The charge is contained in a steel mine-case, which has an “apparatus” inside to contain the electrical arrangements and the C.C. when used. Cases for observation mines are usually cylindrical in shape for mines to rest on the bottom and spherical for buoyant mines. The weight of charge is about 500 ℔ and the size of a buoyant case for this charge would be four feet in diameter. Cases for contact mines are spherical, about 39 in. in diameter, and can hold 100 ℔ of gun cotton. They are always buoyant. Buoyancy is provided for by an air-space inside the case. Buoyant cases are moored to a heavy weight or “sinker,” the connexion being by a steel wire rope, or in electrical mines, the cable itself. The cable is carefully insulated and protected with a layer of steel wires. An earth return is used for the electrical circuit.

The employment of mines in any defence must depend entirely on the general character of the defence adopted, which will itself depend on the size and importance of the harbour to be defended and other details (see Coast Defence). The role of mines in a defence is to act as an obstacle to detain ships under fire and compel them to engage the artillery of the defence. Thus mines find their greatest usefulness in the defence of harbours with long channels of approach. Mine fields can be destroyed by “creeping” for and cutting the electric cables, by “sweeping” for the mines themselves with long loops of chain or rope or by destroying the mines with “countermines.” To guard against any of these, the mine field should be protected by gun fire and lit at night by electric lights. As vessels sunk by mines may obstruct the channel, mines should not be used in very narrow channels.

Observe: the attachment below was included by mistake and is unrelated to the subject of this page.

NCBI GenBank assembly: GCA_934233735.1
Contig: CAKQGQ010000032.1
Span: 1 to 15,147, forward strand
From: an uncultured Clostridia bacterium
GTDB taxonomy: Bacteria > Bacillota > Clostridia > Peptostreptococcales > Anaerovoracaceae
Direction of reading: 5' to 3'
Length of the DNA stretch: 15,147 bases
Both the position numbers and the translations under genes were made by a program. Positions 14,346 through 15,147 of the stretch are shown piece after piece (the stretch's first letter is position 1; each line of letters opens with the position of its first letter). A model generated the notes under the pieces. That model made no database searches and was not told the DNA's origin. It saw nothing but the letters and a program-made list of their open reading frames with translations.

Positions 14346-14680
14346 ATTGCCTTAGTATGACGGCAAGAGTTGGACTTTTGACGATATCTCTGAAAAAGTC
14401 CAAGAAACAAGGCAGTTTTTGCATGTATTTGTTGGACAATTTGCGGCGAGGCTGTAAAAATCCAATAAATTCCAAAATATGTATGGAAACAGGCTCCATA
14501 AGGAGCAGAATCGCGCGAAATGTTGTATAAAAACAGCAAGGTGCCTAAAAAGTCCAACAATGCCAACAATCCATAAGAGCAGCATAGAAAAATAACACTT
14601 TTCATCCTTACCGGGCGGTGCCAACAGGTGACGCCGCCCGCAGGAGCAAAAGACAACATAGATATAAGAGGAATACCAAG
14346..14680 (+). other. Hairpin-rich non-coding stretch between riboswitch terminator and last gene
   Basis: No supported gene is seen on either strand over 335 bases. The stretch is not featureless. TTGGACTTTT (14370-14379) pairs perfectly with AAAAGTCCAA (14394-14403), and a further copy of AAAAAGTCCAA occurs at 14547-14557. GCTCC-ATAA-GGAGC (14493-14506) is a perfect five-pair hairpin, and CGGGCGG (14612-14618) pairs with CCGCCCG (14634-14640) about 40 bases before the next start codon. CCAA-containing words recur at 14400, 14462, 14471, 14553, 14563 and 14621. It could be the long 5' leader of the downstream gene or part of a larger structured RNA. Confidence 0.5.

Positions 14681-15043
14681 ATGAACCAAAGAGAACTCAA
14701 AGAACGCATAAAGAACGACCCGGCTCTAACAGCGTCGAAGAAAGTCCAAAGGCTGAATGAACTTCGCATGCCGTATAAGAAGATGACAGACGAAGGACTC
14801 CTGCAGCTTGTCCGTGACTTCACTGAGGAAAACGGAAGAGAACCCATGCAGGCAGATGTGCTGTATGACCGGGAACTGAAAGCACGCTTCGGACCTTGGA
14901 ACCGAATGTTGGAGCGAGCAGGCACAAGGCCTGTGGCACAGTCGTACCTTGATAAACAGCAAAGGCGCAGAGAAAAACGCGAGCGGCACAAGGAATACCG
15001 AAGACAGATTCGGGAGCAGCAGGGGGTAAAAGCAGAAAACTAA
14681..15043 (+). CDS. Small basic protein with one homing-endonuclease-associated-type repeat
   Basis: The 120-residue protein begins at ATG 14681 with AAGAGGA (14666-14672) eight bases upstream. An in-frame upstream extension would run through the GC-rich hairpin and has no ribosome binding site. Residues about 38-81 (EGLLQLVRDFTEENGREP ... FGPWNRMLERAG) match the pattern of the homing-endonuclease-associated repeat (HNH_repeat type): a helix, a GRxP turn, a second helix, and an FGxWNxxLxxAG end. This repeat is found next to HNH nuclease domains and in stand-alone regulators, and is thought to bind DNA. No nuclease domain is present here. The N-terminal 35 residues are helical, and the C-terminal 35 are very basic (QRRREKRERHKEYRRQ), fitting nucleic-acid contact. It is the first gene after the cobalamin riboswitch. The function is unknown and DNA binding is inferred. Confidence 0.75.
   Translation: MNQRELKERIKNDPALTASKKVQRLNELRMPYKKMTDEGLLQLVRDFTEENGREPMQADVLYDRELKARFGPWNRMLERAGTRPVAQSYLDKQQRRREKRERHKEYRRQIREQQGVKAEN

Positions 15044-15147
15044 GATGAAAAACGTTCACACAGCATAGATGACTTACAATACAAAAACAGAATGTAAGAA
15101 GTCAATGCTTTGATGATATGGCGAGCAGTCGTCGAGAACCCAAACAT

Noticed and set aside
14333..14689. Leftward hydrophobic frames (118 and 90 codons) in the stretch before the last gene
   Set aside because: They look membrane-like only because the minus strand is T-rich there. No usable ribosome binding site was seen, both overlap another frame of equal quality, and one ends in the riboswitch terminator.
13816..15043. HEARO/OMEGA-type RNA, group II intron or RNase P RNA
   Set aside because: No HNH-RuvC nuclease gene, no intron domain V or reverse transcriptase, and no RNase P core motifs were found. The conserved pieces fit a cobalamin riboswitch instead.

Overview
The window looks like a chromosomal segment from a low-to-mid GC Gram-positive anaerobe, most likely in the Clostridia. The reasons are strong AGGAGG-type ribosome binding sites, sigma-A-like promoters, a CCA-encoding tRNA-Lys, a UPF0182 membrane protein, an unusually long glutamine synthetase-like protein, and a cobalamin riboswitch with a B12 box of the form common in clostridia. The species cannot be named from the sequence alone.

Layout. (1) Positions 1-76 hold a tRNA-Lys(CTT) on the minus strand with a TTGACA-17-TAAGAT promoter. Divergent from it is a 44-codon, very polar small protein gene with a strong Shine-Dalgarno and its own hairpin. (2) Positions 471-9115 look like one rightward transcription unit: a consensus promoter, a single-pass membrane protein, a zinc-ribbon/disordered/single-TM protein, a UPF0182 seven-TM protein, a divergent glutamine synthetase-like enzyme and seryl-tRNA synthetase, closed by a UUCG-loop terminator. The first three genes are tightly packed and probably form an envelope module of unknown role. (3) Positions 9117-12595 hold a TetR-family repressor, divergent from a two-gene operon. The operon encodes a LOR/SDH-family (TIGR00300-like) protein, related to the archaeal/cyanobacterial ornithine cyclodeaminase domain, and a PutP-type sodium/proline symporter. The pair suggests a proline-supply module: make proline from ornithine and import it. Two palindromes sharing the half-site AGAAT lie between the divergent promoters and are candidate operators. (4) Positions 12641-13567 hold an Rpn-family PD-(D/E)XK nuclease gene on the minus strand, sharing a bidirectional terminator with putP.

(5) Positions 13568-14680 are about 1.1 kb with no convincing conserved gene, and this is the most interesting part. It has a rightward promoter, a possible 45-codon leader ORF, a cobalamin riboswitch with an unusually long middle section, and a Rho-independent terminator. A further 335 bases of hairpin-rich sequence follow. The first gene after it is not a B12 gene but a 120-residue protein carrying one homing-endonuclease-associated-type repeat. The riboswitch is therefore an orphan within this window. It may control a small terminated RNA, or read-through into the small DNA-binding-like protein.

Although the scientific development of submarine mining is the work of the last fifty years, attempts to use drifting charges against ships and bridges are recorded as early as the 16th century. Mines were used by the Americans in 1777, and in 1780 Robert Fulton produced an explosive machine which he called a “torpedo,” and which was experimented with, not very successfully, up to 1815. In 1854 the Russians used mechanical mines in the Baltic, but without any marked success.

The first application of electricity to the explosion of submerged charges was made by Sir Charles Pasley in the destruction of wrecks in the Thames and of the wreck of the “Royal George” at Spithead in 1839 and subsequent years. The first military use of electrically-fired mines was made in the American Civil War of 1861–65 when several vessels were sunk or damaged by mines or torpedoes. From this date onwards most European nations experimented with mines, and they were actually used during the Franco-German War of 1870, the Russo-Turkish War of 1878 and the Spanish-American War of 1898. But the most interesting example of mine warfare was in the attack and defence of Port Arthur during the Russo-Japanese War (q.v.) of 1904–05. Both sides used mechanical mines only, and both suffered heavy losses from the mine warfare. Mines and torpedoes were first introduced into the English service about 1863, defence mines being placed in the charge of the Royal Engineers, while torpedoes were developed by the Royal Navy. Up to 1904 there were mine defences at most of the British ports, but in that year the responsibility of mines was placed on the navy, and since then the mine defences have been much reduced.  (W. B. B.)